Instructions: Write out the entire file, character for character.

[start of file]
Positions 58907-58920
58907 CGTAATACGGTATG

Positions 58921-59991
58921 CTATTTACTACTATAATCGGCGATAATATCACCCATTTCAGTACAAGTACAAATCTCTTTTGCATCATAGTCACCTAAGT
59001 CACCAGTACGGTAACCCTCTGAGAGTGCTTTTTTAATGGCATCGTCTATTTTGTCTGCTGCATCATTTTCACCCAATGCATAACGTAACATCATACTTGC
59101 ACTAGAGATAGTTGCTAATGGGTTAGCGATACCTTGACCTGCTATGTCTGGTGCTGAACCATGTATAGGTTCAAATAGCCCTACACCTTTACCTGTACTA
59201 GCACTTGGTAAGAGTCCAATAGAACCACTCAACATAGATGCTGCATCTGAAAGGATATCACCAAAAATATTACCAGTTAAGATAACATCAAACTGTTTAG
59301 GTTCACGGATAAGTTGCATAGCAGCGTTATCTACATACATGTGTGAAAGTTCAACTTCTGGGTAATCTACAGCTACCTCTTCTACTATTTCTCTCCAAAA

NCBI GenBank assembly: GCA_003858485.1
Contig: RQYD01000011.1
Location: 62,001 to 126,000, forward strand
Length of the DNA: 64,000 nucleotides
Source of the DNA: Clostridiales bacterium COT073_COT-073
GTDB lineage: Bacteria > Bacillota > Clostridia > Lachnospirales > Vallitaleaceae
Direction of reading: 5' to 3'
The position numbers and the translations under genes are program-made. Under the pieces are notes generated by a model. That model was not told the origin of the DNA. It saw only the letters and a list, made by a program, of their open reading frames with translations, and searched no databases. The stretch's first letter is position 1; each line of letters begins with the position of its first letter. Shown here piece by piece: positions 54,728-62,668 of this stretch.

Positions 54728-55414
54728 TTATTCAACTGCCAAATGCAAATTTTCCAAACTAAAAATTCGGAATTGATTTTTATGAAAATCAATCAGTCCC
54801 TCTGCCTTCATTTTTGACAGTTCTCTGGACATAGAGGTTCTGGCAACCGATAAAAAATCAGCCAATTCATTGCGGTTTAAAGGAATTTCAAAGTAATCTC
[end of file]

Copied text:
Positions 58907-58920
58907 CGTAATACGGTATG

Positions 58921-59991
58921 CTATTTACTACTATAATCGGCGATAATATCACCCATTTCAGTACAAGTACAAATCTCTTTTGCATCATAGTCACCTAAGT
59001 CACCAGTACGGTAACCCTCTGAGAGTGCTTTTTTAATGGCATCGTCTATTTTGTCTGCTGCATCATTTTCACCCAATGCATAACGTAACATCATACTTGC
59101 ACTAGAGATAGTTGCTAATGGGTTAGCGATACCTTGACCTGCTATGTCTGGTGCTGAACCATGTATAGGTTCAAATAGCCCTACACCTTTACCTGTACTA
59201 GCACTTGGTAAGAGTCCAATAGAACCACTCAACATAGATGCTGCATCTGAAAGGATATCACCAAAAATATTACCAGTTAAGATAACATCAAACTGTTTAG
59301 GTTCACGGATAAGTTGCATAGCAGCGTTATCTACATACATGTGTGAAAGTTCAACTTCTGGGTAATCTACAGCTACCTCTTCTACTATTTCTCTCCAAAA

NCBI GenBank assembly: GCA_003858485.1
Contig: RQYD01000011.1
Location: 62,001 to 126,000, forward strand
Length of the DNA: 64,000 nucleotides
Source of the DNA: Clostridiales bacterium COT073_COT-073
GTDB lineage: Bacteria > Bacillota > Clostridia > Lachnospirales > Vallitaleaceae
Direction of reading: 5' to 3'
The position numbers and the translations under genes are program-made. Under the pieces are notes generated by a model. That model was not told the origin of the DNA. It saw only the letters and a list, made by a program, of their open reading frames with translations, and searched no databases. The stretch's first letter is position 1; each line of letters begins with the position of its first letter. Shown here piece by piece: positions 54,728-62,668 of this stretch.

Positions 54728-55414
54728 TTATTCAACTGCCAAATGCAAATTTTCCAAACTAAAAATTCGGAATTGATTTTTATGAAAATCAATCAGTCCC
54801 TCTGCCTTCATTTTTGACAGTTCTCTGGACATAGAGGTTCTGGCAACCGATAAAAAATCAGCCAATTCATTGCGGTTTAAAGGAATTTCAAAGTAATCTC